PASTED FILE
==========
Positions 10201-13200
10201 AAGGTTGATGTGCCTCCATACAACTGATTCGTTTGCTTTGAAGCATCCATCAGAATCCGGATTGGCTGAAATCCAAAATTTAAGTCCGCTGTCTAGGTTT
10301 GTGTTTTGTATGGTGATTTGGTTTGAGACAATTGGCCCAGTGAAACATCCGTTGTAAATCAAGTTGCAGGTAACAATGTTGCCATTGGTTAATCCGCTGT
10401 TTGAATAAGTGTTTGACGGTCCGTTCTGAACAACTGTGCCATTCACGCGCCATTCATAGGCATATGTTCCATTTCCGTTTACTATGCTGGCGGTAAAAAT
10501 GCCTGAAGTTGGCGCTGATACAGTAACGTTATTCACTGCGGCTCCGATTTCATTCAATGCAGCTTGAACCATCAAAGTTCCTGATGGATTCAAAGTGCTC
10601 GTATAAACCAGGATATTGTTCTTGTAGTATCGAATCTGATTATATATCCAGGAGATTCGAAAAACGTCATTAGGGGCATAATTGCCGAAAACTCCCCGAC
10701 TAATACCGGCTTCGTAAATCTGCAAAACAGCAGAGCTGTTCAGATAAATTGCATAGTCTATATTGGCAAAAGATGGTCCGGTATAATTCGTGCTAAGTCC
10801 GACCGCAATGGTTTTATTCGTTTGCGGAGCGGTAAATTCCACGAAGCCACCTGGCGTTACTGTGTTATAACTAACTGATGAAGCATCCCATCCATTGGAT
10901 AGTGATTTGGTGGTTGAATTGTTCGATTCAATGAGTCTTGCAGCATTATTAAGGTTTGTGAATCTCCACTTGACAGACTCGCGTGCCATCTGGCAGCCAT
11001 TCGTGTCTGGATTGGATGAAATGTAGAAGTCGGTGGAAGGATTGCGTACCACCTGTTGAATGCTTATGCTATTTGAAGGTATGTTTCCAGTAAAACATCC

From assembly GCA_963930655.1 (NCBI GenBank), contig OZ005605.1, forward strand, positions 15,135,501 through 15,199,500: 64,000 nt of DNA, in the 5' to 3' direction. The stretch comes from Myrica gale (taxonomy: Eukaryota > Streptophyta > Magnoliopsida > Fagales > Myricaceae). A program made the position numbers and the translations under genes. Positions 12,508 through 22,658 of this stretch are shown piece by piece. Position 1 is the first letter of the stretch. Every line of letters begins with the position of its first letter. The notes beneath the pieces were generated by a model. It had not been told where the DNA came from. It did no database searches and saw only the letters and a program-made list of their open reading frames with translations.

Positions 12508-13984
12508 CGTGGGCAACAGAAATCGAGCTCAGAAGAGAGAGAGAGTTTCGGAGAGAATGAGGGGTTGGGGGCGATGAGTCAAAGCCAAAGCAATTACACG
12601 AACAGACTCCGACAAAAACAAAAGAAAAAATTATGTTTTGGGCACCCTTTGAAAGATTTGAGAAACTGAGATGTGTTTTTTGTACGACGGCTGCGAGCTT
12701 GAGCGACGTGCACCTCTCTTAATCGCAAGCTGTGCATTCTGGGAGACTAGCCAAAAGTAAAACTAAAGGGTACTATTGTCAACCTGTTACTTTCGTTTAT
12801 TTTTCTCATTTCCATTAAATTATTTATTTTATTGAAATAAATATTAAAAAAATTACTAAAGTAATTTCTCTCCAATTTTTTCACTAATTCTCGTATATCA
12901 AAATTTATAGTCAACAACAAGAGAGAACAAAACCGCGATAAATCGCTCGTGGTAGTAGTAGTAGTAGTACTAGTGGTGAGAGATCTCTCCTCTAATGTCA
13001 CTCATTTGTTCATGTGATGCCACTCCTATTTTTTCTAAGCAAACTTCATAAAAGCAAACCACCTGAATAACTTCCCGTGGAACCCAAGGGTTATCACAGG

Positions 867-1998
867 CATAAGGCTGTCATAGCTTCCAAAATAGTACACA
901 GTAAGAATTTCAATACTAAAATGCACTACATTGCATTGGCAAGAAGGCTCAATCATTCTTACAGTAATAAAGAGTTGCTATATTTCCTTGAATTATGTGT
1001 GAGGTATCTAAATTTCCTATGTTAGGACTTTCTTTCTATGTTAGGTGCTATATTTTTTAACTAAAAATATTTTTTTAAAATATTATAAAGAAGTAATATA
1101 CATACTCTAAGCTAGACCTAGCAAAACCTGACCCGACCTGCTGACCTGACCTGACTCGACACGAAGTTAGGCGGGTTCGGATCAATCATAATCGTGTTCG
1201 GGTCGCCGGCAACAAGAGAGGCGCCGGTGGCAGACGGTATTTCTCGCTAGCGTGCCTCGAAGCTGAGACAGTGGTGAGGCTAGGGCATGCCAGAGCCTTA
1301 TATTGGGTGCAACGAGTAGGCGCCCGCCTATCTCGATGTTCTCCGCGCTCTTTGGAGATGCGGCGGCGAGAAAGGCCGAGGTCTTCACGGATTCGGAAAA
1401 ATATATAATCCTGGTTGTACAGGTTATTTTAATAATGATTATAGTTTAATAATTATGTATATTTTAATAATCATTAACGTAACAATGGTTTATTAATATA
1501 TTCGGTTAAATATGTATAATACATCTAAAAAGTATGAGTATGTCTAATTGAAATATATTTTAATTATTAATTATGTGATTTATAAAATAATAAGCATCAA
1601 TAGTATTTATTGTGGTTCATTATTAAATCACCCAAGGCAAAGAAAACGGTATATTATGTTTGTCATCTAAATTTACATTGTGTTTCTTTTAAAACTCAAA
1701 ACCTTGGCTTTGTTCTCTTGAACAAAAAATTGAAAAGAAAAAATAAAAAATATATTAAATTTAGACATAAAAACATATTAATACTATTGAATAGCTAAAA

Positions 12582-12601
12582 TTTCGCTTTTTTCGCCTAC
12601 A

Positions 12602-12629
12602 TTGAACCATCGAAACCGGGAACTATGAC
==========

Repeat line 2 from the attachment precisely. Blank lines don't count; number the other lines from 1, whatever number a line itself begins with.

10201 AAGGTTGATGTGCCTCCATACAACTGATTCGTTTGCTTTGAAGCATCCATCAGAATCCGGATTGGCTGAAATCCAAAATTTAAGTCCGCTGTCTAGGTTT